In 2018, the former Minister of Livestock and Fisheries visited Mwanga district in the Kilimanjaro region and found destruction caused by 6000 cattle from Kenya. In the same years, over 18000 cattle from neighbouring countries hab been found in Arusha, Mara, Kilimanjaro, Songwe and Kigoma.

Tanzania claims that more than 10000 hectares of land have been destroyed by the animals, putting water sources, roads and green pastures at risk. As a country, Tanzania had to endure this kind of infliction from Kenya.

Upon the current eviction of the Maasai in Ngorongoro, the Maasai community in Kenya had joined its counterparts in Tanzania to protest against the removal undertaken by the government in the name of defending the ancestral land.

For protesting the eviction, what interest do Kenyan pastoralists, including prominent politicians, have in Tanzania? Moitalel Ole Kenta, a politician, Narok North MP in Kenya, who owns a massive number of cattle, is the leading critic of Maasai eviction from Ngorongoro. 

Mr ole Kenta did not end there, he even led the filing of the case to ICJ against Tanzania to oppose the eviction of Ngorongoro. Security officials confirm that Mr ole Kenta has been clandestinely sneaking thousand of a herd in Tanzania for pasture for so long.

There has been a massive online campaign condemning Tanzania’s action to relocate the Maasai in the bid to protect the environment before the situation gets worse. 

The Tanzania Maasai along the Kenyan border serve as a passage for Kenyan cattle to cross over to Tanzania for pasture. Relocating the Maasai to Handeni is a colossal blow to Kenyan pastoralists since it would be easy to identify and track in Tanzania. 

After a clash between the police and the Maasai that ended with the death of one policeman and scores of injured Maasai, the Maasai involved in the conflict fled to Kenya, Narok, to receive treatment. Why?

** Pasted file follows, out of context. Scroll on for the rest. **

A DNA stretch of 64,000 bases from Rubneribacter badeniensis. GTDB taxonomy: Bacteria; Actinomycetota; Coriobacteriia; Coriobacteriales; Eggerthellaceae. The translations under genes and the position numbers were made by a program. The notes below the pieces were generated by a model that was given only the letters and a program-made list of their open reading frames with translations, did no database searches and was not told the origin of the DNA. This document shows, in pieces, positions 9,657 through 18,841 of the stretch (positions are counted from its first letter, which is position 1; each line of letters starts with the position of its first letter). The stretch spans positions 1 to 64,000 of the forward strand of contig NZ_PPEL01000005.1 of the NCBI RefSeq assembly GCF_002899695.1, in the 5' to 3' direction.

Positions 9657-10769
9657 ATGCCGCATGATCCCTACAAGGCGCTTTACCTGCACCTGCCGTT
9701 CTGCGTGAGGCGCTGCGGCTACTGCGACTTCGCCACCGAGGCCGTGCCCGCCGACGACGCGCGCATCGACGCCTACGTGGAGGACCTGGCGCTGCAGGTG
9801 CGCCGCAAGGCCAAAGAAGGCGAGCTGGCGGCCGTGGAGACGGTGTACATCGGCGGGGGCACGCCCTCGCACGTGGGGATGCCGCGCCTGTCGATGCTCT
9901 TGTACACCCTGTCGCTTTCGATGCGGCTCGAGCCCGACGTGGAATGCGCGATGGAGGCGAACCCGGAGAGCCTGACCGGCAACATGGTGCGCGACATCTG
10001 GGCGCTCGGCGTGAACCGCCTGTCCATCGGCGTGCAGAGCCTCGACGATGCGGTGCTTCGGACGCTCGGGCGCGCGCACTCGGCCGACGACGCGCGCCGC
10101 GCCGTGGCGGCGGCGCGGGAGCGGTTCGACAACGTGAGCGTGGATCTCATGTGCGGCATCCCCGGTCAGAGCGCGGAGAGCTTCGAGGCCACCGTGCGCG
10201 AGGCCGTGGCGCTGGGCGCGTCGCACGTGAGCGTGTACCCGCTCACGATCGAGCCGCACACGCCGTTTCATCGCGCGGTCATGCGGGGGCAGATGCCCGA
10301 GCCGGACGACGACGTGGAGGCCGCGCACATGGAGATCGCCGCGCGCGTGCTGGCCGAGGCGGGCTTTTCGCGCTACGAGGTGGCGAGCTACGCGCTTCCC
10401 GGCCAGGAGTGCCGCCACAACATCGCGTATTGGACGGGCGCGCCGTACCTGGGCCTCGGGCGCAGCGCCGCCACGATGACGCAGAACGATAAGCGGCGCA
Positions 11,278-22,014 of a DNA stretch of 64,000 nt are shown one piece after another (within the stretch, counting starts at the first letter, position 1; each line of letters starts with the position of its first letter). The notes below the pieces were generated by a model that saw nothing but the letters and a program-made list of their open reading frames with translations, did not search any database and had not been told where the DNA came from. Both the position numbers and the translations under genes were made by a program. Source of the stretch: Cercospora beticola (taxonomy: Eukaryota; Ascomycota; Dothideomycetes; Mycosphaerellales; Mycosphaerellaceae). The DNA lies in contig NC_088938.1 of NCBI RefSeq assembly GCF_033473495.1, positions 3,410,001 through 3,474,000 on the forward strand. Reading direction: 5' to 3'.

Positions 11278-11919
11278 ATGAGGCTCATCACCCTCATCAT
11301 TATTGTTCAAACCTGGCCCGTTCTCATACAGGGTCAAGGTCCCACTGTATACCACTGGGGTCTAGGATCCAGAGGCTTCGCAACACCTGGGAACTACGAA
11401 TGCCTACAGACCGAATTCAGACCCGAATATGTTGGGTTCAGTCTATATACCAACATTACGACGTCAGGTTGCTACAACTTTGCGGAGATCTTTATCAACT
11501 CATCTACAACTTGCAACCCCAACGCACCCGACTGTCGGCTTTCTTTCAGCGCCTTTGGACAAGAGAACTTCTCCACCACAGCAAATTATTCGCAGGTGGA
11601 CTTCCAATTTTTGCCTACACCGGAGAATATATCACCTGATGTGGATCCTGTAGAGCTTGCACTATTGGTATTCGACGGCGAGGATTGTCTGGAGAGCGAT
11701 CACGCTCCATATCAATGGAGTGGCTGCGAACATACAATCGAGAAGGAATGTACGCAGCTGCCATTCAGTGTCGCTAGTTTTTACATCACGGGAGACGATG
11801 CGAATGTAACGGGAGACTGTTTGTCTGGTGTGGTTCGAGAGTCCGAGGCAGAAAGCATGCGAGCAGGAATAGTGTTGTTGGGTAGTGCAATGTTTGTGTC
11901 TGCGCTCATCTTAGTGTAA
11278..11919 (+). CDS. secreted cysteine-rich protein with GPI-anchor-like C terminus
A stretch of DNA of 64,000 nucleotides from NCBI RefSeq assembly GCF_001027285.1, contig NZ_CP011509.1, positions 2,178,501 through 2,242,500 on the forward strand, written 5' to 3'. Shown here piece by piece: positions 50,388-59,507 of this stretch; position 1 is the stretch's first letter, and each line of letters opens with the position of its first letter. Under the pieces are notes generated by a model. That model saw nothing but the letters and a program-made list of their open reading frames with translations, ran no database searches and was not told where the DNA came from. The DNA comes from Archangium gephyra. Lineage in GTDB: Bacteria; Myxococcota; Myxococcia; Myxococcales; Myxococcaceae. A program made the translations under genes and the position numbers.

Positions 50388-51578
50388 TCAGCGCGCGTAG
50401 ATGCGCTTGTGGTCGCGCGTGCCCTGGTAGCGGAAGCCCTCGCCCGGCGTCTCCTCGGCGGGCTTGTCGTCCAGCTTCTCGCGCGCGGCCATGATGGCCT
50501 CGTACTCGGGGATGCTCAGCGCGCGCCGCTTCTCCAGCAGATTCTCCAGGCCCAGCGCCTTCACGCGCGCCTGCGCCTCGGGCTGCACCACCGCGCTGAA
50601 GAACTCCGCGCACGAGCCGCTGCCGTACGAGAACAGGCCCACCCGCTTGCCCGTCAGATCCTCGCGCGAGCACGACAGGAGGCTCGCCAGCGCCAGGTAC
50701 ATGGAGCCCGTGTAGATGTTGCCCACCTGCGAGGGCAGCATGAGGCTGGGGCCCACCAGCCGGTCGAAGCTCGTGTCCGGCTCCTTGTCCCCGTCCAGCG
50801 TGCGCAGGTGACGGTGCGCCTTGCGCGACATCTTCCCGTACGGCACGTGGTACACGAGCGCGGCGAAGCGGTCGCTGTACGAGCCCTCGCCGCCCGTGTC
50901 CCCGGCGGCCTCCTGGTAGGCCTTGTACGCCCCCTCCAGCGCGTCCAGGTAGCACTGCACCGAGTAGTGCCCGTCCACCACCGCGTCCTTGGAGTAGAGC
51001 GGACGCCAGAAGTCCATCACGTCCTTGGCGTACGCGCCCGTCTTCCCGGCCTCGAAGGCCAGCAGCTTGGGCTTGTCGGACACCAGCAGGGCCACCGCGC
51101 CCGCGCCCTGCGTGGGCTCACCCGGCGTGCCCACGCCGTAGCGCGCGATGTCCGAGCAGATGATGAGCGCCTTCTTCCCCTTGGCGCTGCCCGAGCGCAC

According to security reports, most of those who fled to Kenya for medication are not Tanzanians but Kenyans living in Tanzania amongst the Maasai communities in Ngorongoro. Their main task in Tanzania was to receive the herds of their fellows in Kenya and graze them in Tanzania. 

The government of Tanzania has relocated the Maasai to Msomera village in Handeni – Tanga region. The government has ensured the placement of all basic needs for any human survival. The government intends to construct 101 three-bedroom houses, with 336 plots for social services such as schools, health centres and water systems,” in Msomera.

Also, People will be granted title deeds, houses, and land for grazing. Reports indicate that TSh1.2 billion [US$515,907] of public funding has been allocated for the first stage of housing construction in Msomera for resettlement volunteers.

The government has been drilling for water since March 20, 2022, in Msomera’s Orkung sub-village, about two kilometres from Msomera. Jumaa Aweso, the Minister for Water, claims TSh300 million [US$128,976] had been disbursed for a dam project capable of storing 700 million litres of water in Msomera.

This article purposely shows the hidden side of the incidence of the Maasai’s eviction from Ngorongoro. The media is filled with a flood of deception and propaganda, having various unspecified political and economic interests.

With millions of content shared online daily, as social media users, we are advised to research to verify contents we counter before sharing to avoid any misinformation.